Traditional smoke simulators model smoke on a 2D plane. We plan to explore creating simulating smoke on a torus, klein bottle, and curved space (e.g. hyperbolic space).

**Problem:** Our problem is how to do physically accurate smoke simulations on manifolds, which are surfaces like the plane, in three dimensions.

** Why is it important:** It’s a step in the direction of allowing people to do physical simulations on more exotic spaces in 3 dimensions. Some applications could be making games which utilize exotic geometries in their mechanics.

** Where it is challenging:** This project is challenging because in order to simulate smoke efficiently we need to be able to solve the navier stokes equations quickly. Furthermore, we need to render the smoke in 3 dimensions on surfaces with nontrivial geometries.

**How we are going to solve it:** Simulate the physics in two dimensions and map the resulting 2d positions onto the manifold in 3d space with the natural smooth map.

**Main Deliverable:** Our goal is to create an interactive smoke simulator system, where the user can define several parameters, and simulate smoke by dragging and clicking their mouse. Clicking the mouse defines where the smoke originates from, and dragging the mouse affects the velocity of the smoke. The parameters specific to the smoke being simulated include density and temperature. For our geometric extension, we will have an additional parameter indicating the manifold that the smoke simulator will be simulated over. The options will be torus, klein bottle, mobius strip, and hyperbolic space.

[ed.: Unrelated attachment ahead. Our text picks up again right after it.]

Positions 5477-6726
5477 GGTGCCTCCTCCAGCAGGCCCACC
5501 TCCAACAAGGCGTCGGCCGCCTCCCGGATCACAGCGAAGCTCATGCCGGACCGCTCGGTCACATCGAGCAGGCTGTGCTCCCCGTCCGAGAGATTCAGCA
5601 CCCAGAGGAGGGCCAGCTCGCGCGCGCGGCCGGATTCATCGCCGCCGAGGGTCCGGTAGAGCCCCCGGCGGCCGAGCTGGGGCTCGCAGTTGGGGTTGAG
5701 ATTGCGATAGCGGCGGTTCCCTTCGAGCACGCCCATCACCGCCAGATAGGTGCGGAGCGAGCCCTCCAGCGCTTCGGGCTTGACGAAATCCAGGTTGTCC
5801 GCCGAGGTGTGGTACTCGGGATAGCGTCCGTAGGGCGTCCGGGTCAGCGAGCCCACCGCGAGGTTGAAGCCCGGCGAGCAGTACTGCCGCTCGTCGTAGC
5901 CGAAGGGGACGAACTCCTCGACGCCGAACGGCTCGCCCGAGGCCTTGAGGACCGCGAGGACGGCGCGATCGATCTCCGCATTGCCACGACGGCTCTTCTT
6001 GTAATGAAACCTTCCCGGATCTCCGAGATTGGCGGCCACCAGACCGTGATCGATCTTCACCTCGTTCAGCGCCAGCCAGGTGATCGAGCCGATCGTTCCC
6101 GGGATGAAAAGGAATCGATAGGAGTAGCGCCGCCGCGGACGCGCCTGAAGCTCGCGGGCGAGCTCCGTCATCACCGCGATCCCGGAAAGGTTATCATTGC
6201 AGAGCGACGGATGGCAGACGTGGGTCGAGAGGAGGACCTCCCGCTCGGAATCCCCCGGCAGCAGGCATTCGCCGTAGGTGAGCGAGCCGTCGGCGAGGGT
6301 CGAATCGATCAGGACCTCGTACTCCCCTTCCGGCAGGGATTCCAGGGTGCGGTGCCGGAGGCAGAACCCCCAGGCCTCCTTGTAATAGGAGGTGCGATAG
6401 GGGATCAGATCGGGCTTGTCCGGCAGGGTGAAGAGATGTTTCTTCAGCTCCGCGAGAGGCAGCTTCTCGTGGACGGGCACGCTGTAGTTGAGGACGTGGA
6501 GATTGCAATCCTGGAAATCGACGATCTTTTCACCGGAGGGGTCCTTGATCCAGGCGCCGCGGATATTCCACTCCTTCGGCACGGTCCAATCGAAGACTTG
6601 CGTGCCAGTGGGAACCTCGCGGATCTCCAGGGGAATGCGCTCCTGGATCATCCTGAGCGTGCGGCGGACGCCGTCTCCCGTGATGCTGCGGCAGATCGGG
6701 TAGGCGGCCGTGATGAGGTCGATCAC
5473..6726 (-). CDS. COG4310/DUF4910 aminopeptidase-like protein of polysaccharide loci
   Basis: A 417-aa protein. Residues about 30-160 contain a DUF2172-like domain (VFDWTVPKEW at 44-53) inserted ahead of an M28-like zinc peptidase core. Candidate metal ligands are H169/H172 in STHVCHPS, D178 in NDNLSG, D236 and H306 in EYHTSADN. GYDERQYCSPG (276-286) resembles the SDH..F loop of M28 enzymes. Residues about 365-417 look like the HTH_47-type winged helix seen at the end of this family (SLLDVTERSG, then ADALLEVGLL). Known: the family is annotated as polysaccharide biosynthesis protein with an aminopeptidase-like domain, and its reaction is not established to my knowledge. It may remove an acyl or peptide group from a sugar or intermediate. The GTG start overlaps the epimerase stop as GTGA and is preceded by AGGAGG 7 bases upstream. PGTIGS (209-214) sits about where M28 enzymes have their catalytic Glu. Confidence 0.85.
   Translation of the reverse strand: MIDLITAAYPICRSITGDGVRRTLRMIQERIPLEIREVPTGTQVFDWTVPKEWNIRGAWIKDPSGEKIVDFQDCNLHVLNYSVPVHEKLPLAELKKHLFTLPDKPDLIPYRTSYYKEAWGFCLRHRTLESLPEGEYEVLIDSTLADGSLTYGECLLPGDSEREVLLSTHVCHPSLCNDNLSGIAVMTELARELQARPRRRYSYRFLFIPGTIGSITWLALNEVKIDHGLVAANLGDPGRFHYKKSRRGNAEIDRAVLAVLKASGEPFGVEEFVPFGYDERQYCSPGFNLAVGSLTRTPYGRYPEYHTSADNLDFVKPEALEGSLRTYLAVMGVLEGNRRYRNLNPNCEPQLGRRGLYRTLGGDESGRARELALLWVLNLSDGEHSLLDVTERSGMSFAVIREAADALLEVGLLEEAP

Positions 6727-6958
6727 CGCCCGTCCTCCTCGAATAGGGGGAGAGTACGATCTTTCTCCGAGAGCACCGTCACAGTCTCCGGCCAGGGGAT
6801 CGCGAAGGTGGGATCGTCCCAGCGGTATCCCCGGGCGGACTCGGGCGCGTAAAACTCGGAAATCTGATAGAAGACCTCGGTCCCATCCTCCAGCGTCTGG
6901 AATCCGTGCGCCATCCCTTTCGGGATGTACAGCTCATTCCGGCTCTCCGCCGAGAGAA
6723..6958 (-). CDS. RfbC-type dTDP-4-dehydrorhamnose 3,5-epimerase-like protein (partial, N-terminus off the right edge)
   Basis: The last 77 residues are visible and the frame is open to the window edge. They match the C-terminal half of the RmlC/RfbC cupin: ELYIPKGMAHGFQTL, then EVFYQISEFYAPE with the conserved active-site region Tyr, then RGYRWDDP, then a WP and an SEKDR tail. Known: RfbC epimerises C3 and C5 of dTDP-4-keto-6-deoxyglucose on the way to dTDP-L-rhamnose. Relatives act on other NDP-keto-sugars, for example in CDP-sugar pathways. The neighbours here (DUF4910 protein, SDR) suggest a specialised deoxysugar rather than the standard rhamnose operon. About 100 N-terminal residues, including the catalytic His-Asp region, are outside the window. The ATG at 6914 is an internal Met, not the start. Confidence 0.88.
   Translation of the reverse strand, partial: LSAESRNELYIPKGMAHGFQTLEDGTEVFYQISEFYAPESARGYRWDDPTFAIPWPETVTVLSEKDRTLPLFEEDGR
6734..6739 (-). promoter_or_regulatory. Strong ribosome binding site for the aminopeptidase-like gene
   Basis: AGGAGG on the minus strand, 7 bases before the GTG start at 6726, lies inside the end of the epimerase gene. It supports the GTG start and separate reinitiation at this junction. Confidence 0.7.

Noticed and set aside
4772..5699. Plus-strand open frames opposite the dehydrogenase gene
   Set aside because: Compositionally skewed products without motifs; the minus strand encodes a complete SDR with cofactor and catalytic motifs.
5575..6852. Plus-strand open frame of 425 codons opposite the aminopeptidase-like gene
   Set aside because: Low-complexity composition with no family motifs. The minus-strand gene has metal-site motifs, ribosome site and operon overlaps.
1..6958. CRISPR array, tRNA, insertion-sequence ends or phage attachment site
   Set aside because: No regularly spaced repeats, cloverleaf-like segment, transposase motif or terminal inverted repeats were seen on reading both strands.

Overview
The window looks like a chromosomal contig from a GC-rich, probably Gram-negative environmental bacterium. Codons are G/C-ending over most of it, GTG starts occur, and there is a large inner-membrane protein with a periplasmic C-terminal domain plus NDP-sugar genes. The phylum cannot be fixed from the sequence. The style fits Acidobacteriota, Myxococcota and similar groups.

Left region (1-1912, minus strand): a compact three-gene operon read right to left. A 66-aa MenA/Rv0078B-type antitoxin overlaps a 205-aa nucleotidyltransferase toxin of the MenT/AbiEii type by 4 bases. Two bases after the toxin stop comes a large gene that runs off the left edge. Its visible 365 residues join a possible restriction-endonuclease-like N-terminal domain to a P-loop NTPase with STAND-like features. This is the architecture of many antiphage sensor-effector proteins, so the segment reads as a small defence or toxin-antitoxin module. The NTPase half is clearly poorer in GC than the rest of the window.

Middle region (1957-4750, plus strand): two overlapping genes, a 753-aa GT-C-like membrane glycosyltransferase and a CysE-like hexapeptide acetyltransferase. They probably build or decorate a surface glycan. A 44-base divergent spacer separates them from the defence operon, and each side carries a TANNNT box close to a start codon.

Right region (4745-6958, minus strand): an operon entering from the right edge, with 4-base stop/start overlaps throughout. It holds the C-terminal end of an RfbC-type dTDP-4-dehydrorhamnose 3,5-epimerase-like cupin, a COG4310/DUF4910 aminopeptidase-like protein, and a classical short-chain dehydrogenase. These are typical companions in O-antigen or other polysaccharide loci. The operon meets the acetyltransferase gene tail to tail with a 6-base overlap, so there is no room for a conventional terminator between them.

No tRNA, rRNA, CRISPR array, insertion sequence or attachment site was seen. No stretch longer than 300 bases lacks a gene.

**Measuring performance:** We hope that our simulator will perform at real-time speeds, because it is interactive. We will run tests on our system for how fast we can compute the outputs for different inputs to test the speed. We will make qualitative analyses based on how the smoke simulations look for each manifold.

In addition to our main deliverable, we have several interesting extensions in mind. First, we can add an additional 3D visualization of each of the geometries alongside the 2D plane visualization. This will show the non-embedded view of the manifold from an outside camera view (for example, a torus filled with smoke). Second, we can add extra sliders that will change parameters that define each manifold’s geometry (e.g. the radius or curvature).

- Set up the infrastructure for our codebase.
- Implement all of the Navier Stokes approximation equations.

- Successfully visualize the smoke simulator in the normal, flat plane.
- Implement the modifications to our physics simulation for circulating smoke inside a torus.

- Implement the modifications to our physics simulation for circulating smoke inside the rest of the manifolds.
- Begin collecting demonstrations and visualizations.
- Begin the writeup.

- Finish collecting the demonstrations and visualizations.
- Finish the writeup.

- https://gamedevelopment.tutsplus.com/tutorials/how-to-write-a-smoke-shader--cms-25587
- Elements of Differential Geometry- Millman
- http://developer.download.nvidia.com/books/HTML/gpugems/gpugems_ch38.html
- https://developer.nvidia.com/gpugems/gpugems3/part-v-physics-simulation/chapter-30-real-time-simulation-and-rendering-3d-fluids
- https://web.stanford.edu/class/cs237d/smoke.pdf